I didn’t play sports in college because i was afraid my sexuality would become an issue.  It killed me not wrestling.   I went to ___,  graduated in 2000, and like Bloomsburg, sexual orientation wasn’t really discussed, particularly on the playing field.

I now teach and want to get back into coaching, something I miss and, unfortunately, something I stopped for fear my sexuality would come into question.    After reading the article about your experience, I think I see things a bit differently.  I do not broadcast my sexuality, nor does my partner for 5 years, also a teacher.  If questioned about it, I respond accordingly; I definitely will not hide who I am.

Long story short, you have inspired me, and in some small way have prompted me to get back into athletics.  Thank you for your bravery and I wish you the best of luck in all you do.
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Sims: About a month ago I started getting contacted by colleges asking if I would come in to speak to their students. Some want me to talk to their student-athletes, others to their coaches, and still others to their faculty. I have the benefit of bringing what I consider to be a very positive message and I’m not saddled with having to tell anyone that they’re wrong or that they need to change.

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The truth is, if you’re under 30 years old today (which these athletes all are) LGBT folks are a part of your every day life. It’s not shocking, it’s not unusual, and it’s certainly not deviant. Young people already support LGBT folks, I just get to remind them of how great they are for doing it. At best the LGBT community is only 10% of the population. 10% can’t make any of the change that we’ve seen in recent years and so we KNOW that straight people are being supportive.

For years, members of the LGBT community have looked to their friends, families, co-workers, and teammates to provide support, comfort and guidance in the “coming out” process. We’ve asked our supporters to show us their support in real, tangible ways and the LGBT community has come to its current place of political and social relevance, largely as a result of that support that we’ve received from the straight community.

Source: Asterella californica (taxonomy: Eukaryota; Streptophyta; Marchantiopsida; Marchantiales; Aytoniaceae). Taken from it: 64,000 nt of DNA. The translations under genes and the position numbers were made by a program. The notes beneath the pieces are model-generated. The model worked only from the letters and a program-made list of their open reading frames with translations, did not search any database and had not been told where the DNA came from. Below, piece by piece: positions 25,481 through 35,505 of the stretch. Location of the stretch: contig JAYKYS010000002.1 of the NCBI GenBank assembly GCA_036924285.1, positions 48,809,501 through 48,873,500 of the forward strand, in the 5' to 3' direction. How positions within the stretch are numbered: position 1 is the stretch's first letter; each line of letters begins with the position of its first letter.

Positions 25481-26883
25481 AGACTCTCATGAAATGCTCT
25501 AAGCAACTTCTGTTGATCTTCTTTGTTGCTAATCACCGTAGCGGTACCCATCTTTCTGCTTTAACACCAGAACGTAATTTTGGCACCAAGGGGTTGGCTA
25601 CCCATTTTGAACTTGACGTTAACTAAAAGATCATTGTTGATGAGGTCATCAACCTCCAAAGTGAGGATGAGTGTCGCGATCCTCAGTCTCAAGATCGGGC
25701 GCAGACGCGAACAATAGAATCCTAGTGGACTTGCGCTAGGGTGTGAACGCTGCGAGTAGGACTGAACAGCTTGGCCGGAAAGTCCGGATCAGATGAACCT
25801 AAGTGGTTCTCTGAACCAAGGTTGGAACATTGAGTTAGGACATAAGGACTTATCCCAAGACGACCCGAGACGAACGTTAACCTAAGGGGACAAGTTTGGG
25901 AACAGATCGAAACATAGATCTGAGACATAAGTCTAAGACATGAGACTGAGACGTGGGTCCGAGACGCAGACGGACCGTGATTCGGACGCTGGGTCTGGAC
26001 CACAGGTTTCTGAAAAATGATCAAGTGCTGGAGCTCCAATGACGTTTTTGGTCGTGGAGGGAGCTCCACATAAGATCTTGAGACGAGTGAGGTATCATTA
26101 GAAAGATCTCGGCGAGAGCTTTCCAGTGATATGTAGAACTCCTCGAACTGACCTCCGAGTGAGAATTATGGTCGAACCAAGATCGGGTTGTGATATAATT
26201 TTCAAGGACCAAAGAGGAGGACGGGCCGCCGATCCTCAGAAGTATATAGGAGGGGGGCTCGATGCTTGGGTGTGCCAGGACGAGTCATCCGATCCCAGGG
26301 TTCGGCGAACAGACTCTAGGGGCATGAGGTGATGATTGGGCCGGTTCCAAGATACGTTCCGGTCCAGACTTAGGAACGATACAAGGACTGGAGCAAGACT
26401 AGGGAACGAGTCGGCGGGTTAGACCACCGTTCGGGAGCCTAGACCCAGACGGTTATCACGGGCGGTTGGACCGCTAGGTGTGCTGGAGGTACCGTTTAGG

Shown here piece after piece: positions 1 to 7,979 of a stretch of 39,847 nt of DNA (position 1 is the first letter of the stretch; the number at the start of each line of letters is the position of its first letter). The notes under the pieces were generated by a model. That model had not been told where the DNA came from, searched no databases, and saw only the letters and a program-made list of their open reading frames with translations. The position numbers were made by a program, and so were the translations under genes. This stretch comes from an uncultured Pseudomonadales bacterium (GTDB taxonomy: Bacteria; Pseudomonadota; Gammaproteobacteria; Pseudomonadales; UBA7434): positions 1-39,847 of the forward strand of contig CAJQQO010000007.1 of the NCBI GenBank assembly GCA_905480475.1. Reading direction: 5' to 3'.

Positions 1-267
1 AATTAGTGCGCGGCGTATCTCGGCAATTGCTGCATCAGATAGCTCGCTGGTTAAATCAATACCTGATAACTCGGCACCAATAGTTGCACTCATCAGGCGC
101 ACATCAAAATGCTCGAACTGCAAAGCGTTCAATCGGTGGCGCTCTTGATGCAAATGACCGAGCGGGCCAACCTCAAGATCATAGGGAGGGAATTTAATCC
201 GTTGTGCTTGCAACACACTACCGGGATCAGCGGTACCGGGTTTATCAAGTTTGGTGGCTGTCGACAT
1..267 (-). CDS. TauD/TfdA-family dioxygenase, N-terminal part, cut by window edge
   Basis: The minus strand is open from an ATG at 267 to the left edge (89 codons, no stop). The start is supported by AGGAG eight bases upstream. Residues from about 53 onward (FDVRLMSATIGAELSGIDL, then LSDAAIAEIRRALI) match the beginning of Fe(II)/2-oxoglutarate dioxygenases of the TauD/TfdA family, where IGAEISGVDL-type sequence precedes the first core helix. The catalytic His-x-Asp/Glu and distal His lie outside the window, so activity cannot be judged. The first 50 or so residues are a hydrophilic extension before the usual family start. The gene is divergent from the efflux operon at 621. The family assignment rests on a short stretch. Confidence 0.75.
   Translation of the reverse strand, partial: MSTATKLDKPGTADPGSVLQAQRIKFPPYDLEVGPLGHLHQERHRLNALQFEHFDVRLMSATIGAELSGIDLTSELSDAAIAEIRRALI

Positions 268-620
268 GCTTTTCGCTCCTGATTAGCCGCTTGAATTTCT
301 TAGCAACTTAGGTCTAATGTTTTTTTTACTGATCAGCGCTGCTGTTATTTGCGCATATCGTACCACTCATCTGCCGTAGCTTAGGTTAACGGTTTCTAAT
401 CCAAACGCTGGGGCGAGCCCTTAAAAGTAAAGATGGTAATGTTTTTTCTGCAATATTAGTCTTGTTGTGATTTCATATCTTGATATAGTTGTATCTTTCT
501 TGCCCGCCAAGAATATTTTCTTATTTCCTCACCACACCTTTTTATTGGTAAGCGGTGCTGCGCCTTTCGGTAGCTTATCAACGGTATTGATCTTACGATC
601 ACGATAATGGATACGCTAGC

It’s time that the LGBT community looked to give that same support back to those allies who have quietly stood by us, and to stand by them as they come out as supporters of the gay community. No coming out is easy, and many of us could not have done so without the words of encouragement and support that straight allies have provided. They’ve told us we’re loved, they’ve told us we’re deserving of love, and they’ve given us the tools necessary to take up this fight. Now we need to back them, as they come out in their communities and in their families as supporters of gay people and gay rights.

For many young people, growing up surrounded by LGBT political, social and media figures has been a way of life. Young people have risen to the occasion and in every county, town, and city across America, they have supported their friends and their families because to do otherwise would be un-American. Tolerance is their American value.

There may be no better example than in athletics, where machismo, toughness and “tradition” have forced our allies to go into the closet. Young athletes are no different than young musicians, young actors, and young students. They have provided the same levels of support and friendship to the LGBT community that their non-athletic counterparts have, but they stay cowed by the fear that publicly displaying their support, will subject them to the types of harassment that they’ve helped us to stand up against. I have the privilege of telling them that’s not going to happen.

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I get to stand up and thank our supporters, and try and offer them the strength they need to publicly display their support. As a gay athlete, I saw first hand how giving my teammates “permission” to support me, giving them “permission” to ignore the stereotypes about people who support LGBT folks, and giving them “permission” to be open and honest about our friendships freed them and gave them a sense of pride that they were not allowed to share before.

Success for the LGBT community is about creating alliances, identifying and supporting our allies, and showing the vast majority of Americans that the right-wing does not define us. It’s the support and love that our allies and friends have shown us that does.

We need to tell straight America that it’s alright to come out of the closest as a supporter of the LGBT community because they’ve been supporting the community for decades!

Sorry for the soap-box moment but I truly feel honored to get to share this with these athletes.

Banks: I like to think that I am doing my part for the cause here. Thank you so much for your time!

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Comments

  1. paulmbanks says

    These stories are amazing and inspirational! The Olympic swimmer anecdote is especially fascinating.